Creamy ginger rice pudding – Pearl rice cooked in an infusion of milk, vanilla, and warming ginger. Than topped with crunchy caramelized pears and walnuts.
Poor rice pudding. It suffers from a bit of an image problem. It’s often thought of as a little old-fashioned, something your mother or grandmother might have cooked up back in the day.
It’s a dessert you never see on a restaurant menu. I’ve tried putting it on a few menus in places I worked over the years and gave up, it’s never been a good seller. I suppose customers expect something a little sexier on a menu when they go out to eat, especially for desert.
With the exception of those dreadful chilled rice pudding pots they sell in the supermarket this humble dessert seems to have been forgotten about. It’s maybe something served in a nursing home or a hospital to the elderly and infirm rather than in a restaurant.
Sexey it’s not but tasty it is. It’s a great pudding for this time of year when the days are short and the weather has turned just a little chillier. Pure comfort food, a bowl of creamy sweet goodness that clings to your insides and warms you from within.
When I’m cooking rice pudding I like to think of it as a sweet version of a risotto, that’s all it really is anyway. You can even make it with arborio rice, though it’s a little more expensive than the pudding rice I used here.
Similar to a risotto a rice pudding takes a while to cook. This give innovative cooks time to impart tons of flavour to the starchy rice as it swells and enlarges absorbing flavors from the cooking liquid it’s swimming in.
The classic flavouring is vanilla but next time you’re cooking a creamy rice pudding think of something you can mix into the milk for an added flavour hit. Maybe a little orange or some other type of fruit juice. Some seasonal fruit puree or perhaps a little alcohol if you really need warming up. Any type of liqueur, brandy, or whiskey would probably work well.
To add a little pizazz to my recipe I used some seasonal pears that were gently poached in a ginger and vanilla syrup till tender. A good quantity of the cooking liquor from the pears is than used to cook the rice infusing it with its spicy warmth. When it’s nearly done I just add a little cream for richness and a dollop or two of Greek yoghurt. Its natural acidity adds a little balance to the creamy sweetness of the rice and pears.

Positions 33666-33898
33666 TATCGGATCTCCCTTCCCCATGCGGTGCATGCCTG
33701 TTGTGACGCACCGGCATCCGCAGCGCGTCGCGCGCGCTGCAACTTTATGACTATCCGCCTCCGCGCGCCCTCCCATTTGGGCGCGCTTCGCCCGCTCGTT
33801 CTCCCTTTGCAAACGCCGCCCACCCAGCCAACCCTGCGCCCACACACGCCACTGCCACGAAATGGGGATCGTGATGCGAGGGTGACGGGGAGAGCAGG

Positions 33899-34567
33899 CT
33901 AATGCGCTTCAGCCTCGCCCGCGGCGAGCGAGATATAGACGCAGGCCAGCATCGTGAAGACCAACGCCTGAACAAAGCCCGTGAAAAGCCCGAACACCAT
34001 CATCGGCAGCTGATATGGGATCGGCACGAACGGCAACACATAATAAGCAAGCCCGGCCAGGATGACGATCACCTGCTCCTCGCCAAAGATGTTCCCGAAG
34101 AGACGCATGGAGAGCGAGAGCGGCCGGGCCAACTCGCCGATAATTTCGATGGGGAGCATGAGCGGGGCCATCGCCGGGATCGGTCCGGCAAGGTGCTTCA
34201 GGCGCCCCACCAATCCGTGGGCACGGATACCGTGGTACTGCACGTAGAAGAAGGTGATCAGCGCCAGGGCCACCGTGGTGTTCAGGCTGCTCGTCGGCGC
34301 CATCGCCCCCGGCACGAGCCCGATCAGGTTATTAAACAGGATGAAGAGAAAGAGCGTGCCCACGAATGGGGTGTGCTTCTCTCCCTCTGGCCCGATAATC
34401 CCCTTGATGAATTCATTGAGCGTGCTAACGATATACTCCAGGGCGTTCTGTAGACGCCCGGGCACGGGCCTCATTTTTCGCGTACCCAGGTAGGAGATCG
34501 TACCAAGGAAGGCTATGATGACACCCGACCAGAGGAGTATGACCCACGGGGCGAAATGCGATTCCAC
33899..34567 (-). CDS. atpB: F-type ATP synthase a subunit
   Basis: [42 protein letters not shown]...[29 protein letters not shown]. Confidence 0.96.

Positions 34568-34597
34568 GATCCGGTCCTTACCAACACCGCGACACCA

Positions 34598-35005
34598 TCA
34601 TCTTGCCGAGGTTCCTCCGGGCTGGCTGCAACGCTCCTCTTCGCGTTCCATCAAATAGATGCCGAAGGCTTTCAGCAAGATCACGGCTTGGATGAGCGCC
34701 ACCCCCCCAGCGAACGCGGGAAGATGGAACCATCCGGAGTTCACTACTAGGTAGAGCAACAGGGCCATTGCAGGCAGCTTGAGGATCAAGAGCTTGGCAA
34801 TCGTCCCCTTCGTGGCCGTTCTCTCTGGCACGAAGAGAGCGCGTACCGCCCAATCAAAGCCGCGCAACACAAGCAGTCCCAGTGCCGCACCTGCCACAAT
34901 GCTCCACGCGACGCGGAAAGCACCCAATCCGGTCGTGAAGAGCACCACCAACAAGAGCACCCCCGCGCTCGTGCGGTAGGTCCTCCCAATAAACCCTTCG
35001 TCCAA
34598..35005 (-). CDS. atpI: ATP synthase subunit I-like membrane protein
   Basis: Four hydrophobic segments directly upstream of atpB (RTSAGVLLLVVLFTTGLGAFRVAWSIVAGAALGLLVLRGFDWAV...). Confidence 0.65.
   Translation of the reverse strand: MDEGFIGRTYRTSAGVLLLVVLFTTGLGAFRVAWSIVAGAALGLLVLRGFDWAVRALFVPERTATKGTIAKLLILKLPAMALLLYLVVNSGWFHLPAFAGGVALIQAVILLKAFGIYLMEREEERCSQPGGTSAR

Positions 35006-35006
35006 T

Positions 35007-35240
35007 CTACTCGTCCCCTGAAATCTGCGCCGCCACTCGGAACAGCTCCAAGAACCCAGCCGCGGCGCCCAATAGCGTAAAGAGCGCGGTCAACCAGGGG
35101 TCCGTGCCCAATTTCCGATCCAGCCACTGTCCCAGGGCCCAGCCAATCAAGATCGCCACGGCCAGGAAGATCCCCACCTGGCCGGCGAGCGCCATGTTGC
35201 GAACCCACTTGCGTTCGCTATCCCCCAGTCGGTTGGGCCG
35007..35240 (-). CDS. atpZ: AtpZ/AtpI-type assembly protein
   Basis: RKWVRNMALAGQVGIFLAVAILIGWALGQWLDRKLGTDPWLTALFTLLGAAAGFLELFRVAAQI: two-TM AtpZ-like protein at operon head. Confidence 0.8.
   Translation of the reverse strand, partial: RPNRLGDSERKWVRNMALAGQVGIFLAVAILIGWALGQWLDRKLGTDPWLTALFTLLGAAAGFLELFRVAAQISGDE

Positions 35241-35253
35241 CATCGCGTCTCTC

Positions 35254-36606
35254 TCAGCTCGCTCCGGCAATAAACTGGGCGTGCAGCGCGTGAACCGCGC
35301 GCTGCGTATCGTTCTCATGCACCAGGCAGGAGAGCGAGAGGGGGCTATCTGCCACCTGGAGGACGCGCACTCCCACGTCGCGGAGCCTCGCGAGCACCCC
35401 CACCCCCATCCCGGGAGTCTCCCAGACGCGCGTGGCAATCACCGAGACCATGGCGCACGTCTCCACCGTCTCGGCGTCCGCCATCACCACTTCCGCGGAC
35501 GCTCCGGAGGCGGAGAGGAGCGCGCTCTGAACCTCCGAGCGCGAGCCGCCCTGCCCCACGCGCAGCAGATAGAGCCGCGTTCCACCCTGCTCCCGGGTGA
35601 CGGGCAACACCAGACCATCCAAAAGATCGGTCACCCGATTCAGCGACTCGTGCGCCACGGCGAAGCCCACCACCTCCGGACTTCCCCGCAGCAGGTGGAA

The creamy pudding is than topped with the poached pears and a handful of walnuts that have been caramelized in a searingly hot pan with some butter and honey for a little crunch and texture.
One word of warning don’t get distracted or go wandering off while your rice pudding is on the stove. It need a little tlc, so give it a good stir every minute or so. You don’t want it to catch on the bottom of the pan. Not only will your pudding be ruined but you’ll have quite a job of washing up. You can cook it covered in your oven (recipe from Delia here) but I’ve found you don’t get as creamie a result as when it’s done on the stove top like a risotto.
To add a little flavour and make your rice pudding a bit more exciting you don’t even have to get that complicated. Just a little chopped seasonal fruit, or perhaps some of your favourite chocolate swirled in close to the end of cooking to add another dimension. I know a snickers bar happens to work quite well….chocolate, caramel, and salty peanuts. yum…..
Who ever said rice pudding was boring? How will you pimp out yours?
2 vanilla pods, split in half and the seeds scraped
for the rice pudding
180g / 6oz pearl rice
60g / 2.5oz caster sugar
1 vanilla pod, split and the seeds scraped
500ml /1.05 of milk
200ml / .42 pint of the syrup from poaching the pears
150 ml / .25 pint of cream
120 g of natural yoghurt
to caramelize the pears
25g / 1 oz of butter
25g / 1oz caster sugar
2 tablespoons of honey
25g / 1oz of walnuts
Bring the water to the boil in a pot large enough to hold the pears. Add the sugar, vanilla, and ginger and allow your syrup to simmer and infuse for about 10 minutes.
Add the peeled pares to the syrup and cover them with a piece of greaseproof paper. Than poach them gently till tender. How long this takes will depend upon the ripeness of the pears. You should be able to insert a knife easily. You want them soft but not falling apart.
Once the pears are cooked remove them from the heat and allow them to cool in the syrup while you make your rice pudding.
To make the rice pudding mix together the milk and pear syrup in a pot before adding in the vanilla. Add the pearl rice next and bring everything to the boil. Turn the rice pudding down to a gentle simmer and cook for about 20 minutes, giving it a stir every minute or so.
Once your rice pudding starts to thicken add in the cream and keep cooking till the rice is soft and the pudding has a nice loose creamy consistency. Finish the rice pudding by stirring in the natural yoghurt and keep warm while caramelize the pears.
To caramelize the pears remove them from the syrup and drain well. Cut each pear in half and scoop out the core with a teaspoon or a small knife.
Melt the butter in a pan till bubbling and foamy then sprinkle each pear half with the castor sugar and toss in the butter.
Next add the honey to the pan and turn up the heat. Cook the pears till their nicely caramelized and have a deep brown golden colour.
Finish your pears by adding in the walnuts and a couple of tablespoons of the syrup.
To serve, divide the rice pudding between 4 bowls and top with 2 halfs of the caramelized pears then spoon some of the sweet caramel sauce around each bowl
You can make the pears ahead of time for this, even a day or two in advance. just leave them sitting in the fridge covered with the syrup where they’ll take in even more flavour. you can than just caramelize them on the day you make the pudding.
They also make a great dessert served warm on their own with a little chocolate sauce.